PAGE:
Legal guardrails: existing and potential
A focus of one of these reports was an analysis of the legal implications of AI systems in the post-pandemic workplace, bearing in mind the use of AI and ADM (automated decision-making) to recruit, monitor, manage, reward and discipline staff had proliferated. The report identified the extent to which existing laws already regulate the use of this and what the TUC felt were significant deficiencies that need to be filled.
For example, the common law duty of trust and confidence arguably requires employers to be able to explain their decisions and for those decisions to be rational and in good faith. In terms of statutory rights, protection against unfair dismissal, data protection rights and the prohibition of discrimination under the Equality Act (amongst other things) all have relevance to how this technology is used at work. However, the 2021 report went on to identify 15 “gaps” if AI systems in the workplace are to be regulated by existing laws and made a number of specific recommendations for legislative changes in order to plug these perceived shortcomings. For example, it proposed the introduction of a requirement that employers provide information on any high-risk use of AI and ADM in section 1 employment particulars. But, as we will go on to consider, the approach taken by the government in the White Paper means that any such plugs are likely to be far from watertight.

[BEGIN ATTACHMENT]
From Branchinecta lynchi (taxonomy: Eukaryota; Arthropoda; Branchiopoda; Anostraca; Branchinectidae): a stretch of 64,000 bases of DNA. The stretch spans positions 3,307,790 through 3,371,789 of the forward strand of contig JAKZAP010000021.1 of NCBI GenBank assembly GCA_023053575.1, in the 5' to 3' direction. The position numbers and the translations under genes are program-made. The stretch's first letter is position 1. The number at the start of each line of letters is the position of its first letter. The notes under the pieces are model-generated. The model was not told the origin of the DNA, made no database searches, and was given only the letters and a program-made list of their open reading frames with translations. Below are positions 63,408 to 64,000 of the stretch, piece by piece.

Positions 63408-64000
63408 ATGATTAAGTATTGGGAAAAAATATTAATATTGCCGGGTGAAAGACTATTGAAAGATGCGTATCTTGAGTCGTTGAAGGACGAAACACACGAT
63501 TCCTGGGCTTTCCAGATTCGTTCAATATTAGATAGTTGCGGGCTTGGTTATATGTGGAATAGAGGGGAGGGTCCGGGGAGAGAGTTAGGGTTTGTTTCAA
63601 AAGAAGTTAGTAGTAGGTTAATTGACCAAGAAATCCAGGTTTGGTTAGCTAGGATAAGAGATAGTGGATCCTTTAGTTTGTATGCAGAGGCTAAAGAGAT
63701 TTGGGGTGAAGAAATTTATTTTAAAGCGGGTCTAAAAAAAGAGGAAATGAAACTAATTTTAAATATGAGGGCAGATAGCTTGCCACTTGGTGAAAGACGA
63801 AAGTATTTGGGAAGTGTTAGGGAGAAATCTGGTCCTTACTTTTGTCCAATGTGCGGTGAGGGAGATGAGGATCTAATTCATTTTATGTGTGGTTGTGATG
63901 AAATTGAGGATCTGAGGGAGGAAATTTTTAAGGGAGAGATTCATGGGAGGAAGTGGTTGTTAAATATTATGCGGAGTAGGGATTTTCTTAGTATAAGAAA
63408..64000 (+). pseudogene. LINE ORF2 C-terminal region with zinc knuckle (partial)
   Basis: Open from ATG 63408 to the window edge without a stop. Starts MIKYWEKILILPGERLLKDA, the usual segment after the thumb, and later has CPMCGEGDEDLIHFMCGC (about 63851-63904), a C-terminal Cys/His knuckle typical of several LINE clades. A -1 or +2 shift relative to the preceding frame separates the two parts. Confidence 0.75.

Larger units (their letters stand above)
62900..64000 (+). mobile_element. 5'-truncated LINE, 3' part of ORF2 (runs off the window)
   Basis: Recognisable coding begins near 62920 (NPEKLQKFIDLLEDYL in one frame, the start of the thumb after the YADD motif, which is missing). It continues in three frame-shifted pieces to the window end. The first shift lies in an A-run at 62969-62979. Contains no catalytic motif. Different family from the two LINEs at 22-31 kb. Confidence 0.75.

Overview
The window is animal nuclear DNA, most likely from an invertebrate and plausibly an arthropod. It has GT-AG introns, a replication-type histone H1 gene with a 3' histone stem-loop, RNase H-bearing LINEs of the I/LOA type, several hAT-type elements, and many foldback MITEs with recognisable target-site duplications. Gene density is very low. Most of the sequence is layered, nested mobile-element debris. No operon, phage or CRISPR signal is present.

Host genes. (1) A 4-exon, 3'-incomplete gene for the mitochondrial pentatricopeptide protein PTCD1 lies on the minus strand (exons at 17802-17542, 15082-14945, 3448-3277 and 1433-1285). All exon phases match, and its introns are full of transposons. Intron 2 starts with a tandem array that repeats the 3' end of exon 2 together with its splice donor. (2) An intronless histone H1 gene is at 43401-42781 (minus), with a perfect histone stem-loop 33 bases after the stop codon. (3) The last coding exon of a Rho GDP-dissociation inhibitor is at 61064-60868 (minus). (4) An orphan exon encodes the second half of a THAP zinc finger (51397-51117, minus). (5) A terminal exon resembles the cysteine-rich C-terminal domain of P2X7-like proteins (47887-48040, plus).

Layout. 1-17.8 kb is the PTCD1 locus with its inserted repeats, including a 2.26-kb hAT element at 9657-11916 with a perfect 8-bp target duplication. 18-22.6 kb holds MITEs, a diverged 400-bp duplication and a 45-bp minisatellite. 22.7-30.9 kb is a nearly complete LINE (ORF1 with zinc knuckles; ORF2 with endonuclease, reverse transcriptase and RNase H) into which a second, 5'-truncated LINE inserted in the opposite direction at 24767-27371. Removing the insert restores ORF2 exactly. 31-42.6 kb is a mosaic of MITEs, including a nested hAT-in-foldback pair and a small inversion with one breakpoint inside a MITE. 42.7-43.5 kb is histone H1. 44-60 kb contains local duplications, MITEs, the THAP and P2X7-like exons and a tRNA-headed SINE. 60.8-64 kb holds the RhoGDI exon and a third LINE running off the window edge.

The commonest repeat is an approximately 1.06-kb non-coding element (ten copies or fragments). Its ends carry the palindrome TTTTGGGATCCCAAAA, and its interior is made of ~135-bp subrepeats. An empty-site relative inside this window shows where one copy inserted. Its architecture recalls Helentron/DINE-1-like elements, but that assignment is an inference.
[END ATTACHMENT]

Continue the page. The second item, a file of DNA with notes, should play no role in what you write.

The AI Whitepaper
The government describes the approach it is taking to the regulation of AI in the White Paper published last month as a "proportionate and pro-innovation regulatory framework", focussing on the context in which AI is used, rather than on specific technologies. We have written about the proposed legislative framework in detail here.
In summary, this approach is openly light touch and cautions against a rush to legislation, which might place undue burdens on businesses. What is being proposed is instead a principles-based strategy, identifying 5 principles to “guide and inform” the responsible development and use of AI. These are:
- Safety, security and robustness
- Appropriate transparency and explainability
- Accountability and governance
- Contestability and redress
Existing regulators are expected to implement these values through existing laws and regulations, taking an approach that is suitable for their specific sector. It is fair to say that “teeth” could be added to this duty through the introduction of a statutory duty on regulators to have regard to these principles, but this will only be brought in if it appears to be needed further down the line.
With no new rules, employers could be left unclear as to how the principles-based approach will impact on their proposed use of AI, including generative AI, at work. Indeed commentators have noted that the White Paper sets out broad principles for AI use, but makes minimal reference to general purpose models such as GPT-4 (the most recent version of ChatGPT).